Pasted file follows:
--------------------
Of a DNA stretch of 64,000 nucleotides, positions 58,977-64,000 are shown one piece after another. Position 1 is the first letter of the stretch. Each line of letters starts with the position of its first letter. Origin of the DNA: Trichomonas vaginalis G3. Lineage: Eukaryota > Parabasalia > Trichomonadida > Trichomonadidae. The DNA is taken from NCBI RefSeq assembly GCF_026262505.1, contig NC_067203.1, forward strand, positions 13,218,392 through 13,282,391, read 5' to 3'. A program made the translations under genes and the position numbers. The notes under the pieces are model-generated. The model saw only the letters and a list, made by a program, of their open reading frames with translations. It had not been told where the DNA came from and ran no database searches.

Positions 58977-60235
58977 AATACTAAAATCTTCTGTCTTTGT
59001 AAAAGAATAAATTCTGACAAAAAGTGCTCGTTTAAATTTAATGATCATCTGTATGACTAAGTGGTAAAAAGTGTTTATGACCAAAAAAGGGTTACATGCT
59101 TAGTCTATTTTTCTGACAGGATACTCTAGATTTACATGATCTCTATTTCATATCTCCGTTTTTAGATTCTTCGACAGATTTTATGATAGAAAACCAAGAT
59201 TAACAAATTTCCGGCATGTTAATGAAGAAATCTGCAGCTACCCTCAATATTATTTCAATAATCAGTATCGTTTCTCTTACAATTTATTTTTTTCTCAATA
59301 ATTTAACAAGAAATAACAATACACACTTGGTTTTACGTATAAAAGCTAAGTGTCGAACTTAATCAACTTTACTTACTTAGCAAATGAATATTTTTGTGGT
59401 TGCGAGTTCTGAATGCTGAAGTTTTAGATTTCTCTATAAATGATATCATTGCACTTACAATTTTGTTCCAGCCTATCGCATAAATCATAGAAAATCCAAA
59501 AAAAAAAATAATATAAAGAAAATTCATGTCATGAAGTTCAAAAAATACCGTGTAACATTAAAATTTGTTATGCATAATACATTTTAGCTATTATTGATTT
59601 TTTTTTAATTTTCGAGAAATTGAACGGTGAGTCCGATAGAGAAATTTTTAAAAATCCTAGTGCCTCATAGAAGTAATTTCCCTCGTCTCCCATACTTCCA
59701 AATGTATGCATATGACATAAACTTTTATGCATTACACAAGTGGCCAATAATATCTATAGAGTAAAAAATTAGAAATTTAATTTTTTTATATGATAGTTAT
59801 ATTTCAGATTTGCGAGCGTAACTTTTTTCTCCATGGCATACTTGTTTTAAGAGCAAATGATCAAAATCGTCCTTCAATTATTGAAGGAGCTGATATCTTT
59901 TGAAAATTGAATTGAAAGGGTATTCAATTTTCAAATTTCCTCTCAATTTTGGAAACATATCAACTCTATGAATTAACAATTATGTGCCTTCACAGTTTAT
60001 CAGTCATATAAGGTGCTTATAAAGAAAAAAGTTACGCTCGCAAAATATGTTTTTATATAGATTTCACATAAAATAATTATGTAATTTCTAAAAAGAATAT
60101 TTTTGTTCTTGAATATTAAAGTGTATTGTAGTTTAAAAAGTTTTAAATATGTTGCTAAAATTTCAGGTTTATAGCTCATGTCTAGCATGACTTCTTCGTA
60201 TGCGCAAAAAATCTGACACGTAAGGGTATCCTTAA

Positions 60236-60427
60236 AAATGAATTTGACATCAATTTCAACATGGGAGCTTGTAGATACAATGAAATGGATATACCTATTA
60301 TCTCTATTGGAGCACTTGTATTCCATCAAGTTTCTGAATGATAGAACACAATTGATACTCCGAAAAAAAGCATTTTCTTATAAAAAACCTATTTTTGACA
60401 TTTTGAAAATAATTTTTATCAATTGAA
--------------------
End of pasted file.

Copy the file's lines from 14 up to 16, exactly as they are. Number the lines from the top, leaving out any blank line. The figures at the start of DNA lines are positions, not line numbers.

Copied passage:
60001 CAGTCATATAAGGTGCTTATAAAGAAAAAAGTTACGCTCGCAAAATATGTTTTTATATAGATTTCACATAAAATAATTATGTAATTTCTAAAAAGAATAT
60101 TTTTGTTCTTGAATATTAAAGTGTATTGTAGTTTAAAAAGTTTTAAATATGTTGCTAAAATTTCAGGTTTATAGCTCATGTCTAGCATGACTTCTTCGTA
60201 TGCGCAAAAAATCTGACACGTAAGGGTATCCTTAA